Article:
The newest edition to Inmarsat’s fleet will provide the satellite element of the integrated European Aviation Network (EAN), set to transform connectivity for airline passengers in Europe.
The Inmarsat S EAN multi-beam satellite is part of a condominium satellite, or ‘condosat’, constructed by Thales Alenia Space, which incorporates a second payload for Hellas-Sat fixed and broadcast satellite services.
Built on the Spacebus 4000 C4 platform, the condosat weighed about 5.8 tonnes at launch and offered payload power of approximately 12.7 kW.
It will be positioned at 39° East, providing EAN mobile satellite services in Inmarsat’s S-band spectrum allocation across all 28 member states of the European Union, plus Norway and Switzerland.
|SATELLITE WEIGHT: 2,500KG (WITHOUT PROPELLANT)||SATELLITE BODY: AT 6M HIGH WITH A WIDTH OF 2M X2.4M, IT IS THE EQUIVALENT SIZE OF A SMALL BUS|
|THE SATELLITE COMPRISES MORE THAN 600 ELECTRONIC AND RADIO-FREQUENCY UNITS||TWO SOLAR ARRAYS: WITH A TOTAL WINGSPAN OF 37M ONCE ON-STATION|
|FOUR DEPLOYABLE ANTENNAS: THREE ANTENNAS WILL RECEIVE AND TRANSMIT SIGNALS FOR THE EAN NETWORK, COVERING THE DIFFERENT GEOGRAPHICAL REGIONS OF EASTERN EUROPE, CENTRAL EUROPE AND THE IBERIA PENINSULA. THE FOURTH ANTENNA IS FOR THE HELLAS-SAT MISSION|
|LAUNCH MASS: CLOSE TO 5.8 TONNES||SATELLITE MISSION LIFETIME: APPROXIMATELY 17 YEARS|
Arianespace launched the joint satellite from the ELA-3 launch zone at Guiana Space Center in Kourou, French Guiana.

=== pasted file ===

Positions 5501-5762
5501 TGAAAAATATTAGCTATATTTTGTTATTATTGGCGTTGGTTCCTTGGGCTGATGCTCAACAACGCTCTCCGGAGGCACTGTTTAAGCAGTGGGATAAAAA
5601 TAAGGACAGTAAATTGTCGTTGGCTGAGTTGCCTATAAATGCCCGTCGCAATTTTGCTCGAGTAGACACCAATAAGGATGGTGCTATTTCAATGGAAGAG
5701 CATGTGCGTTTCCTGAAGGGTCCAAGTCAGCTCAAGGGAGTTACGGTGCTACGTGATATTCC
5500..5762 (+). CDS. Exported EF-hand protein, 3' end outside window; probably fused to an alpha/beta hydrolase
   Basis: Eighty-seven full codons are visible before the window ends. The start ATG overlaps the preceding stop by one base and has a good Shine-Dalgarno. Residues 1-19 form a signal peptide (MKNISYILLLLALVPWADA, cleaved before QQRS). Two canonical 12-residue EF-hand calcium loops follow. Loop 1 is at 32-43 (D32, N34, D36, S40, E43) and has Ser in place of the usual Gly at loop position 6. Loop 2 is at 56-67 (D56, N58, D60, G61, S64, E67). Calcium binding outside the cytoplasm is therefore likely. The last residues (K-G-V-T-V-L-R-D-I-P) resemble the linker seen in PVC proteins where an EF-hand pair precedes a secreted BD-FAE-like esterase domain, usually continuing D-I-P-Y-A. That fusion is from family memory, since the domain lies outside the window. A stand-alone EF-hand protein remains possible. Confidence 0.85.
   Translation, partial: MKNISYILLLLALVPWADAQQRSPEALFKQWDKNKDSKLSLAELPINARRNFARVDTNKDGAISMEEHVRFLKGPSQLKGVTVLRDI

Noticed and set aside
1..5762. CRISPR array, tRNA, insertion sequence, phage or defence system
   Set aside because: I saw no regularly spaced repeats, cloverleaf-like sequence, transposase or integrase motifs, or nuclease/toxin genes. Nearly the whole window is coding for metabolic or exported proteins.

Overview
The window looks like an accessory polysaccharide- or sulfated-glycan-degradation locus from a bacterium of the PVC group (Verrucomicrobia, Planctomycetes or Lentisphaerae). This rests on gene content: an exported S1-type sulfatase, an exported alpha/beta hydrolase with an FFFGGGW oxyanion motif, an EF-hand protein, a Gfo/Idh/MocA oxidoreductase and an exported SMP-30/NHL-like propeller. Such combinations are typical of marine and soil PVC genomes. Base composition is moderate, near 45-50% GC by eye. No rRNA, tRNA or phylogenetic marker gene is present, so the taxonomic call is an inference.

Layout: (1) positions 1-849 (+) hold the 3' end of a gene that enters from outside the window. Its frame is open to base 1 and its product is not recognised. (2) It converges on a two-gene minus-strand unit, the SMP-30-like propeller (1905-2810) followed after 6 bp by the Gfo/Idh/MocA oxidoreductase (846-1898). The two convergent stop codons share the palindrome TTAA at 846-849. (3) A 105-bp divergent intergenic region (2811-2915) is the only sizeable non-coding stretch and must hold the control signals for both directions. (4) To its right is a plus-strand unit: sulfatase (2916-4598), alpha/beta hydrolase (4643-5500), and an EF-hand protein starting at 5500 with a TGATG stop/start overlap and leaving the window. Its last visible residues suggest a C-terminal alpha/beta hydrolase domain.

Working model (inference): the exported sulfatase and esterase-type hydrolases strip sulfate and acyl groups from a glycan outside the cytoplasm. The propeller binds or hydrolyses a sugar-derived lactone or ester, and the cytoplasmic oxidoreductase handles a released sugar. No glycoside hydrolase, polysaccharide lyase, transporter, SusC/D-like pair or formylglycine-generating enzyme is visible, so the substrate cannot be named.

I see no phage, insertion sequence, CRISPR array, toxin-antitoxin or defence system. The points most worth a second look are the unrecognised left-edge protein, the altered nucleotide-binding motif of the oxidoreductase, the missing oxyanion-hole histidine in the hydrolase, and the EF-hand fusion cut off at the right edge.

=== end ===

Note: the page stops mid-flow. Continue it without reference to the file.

The spaceport’s location close to the equator at 5.3° North latitude makes it ideally situated for missions into geostationary orbit. Launching near the equator reduces the energy required for orbit plane change manoeuvres, saving fuel and so enabling an increased operational lifetime.
The Inmarsat S EAN satellite was carried on an Ariane 5 rocket, Arianespace’s workhorse heavy-lift launch vehicle, which stands at 50.5 metres tall.
Following lift off, the Launch and Early Orbit Phase (LEOP) teams from Thales Alenia Space (TAS), Inmarsat and Hellas-Sat will be on standby at the TAS Satellite Control Centre in Cannes, France waiting for the first telemetry acquisition, expected approximately 39 minutes into flight, which will be received from the Mingenew Ground Station in Australia.
A very long night is then in store for the spacecraft analysts and engineers, who will carry out a series of satellite health checks and manoeuvres, including sun pointing acquisition and solar array partial deployment.
After five days, apogee boost manoeuvres will be executed to reach geostationary orbit, when the solar arrays and antennas will be fully deployed and payload in-orbit tests carried out from our Nemea Satellite Control Centre in Greece. After in-orbit test completion, satellite control will remain in Nemea, with specific S-band EAN payload commands sent from Inmarsat’s Satellite Control Station at our London HQ.
The European Aviation Network (EAN) is the world’s first integrated satellite and air-to-ground service dedicated to providing a true inflight Wi-Fi experience for passengers flying across the busy skies of Europe.
Revolutionising the onboard experience, EAN will enable passengers to browse the internet, stream videos, check social media and more on their smart devices in the same way as they expect to on the ground – all at 35,000 feet!
Inmarsat satellite connectivity will be combined with a 4G LTE-based ground network covering approximately 300 sites, operated by partner Deutsche Telekom. Aircraft will switch automatically between satellite and terrestrial connectivity using an onboard network communicator for optimal service delivery.
Designed specifically for high-traffic flight paths and busy airport hubs, and with International Airlines Group already signed up as launch customer, EAN will transform the passenger experience for millions of people who have been cut off from fast, reliable and consistent broadband access when they fly.
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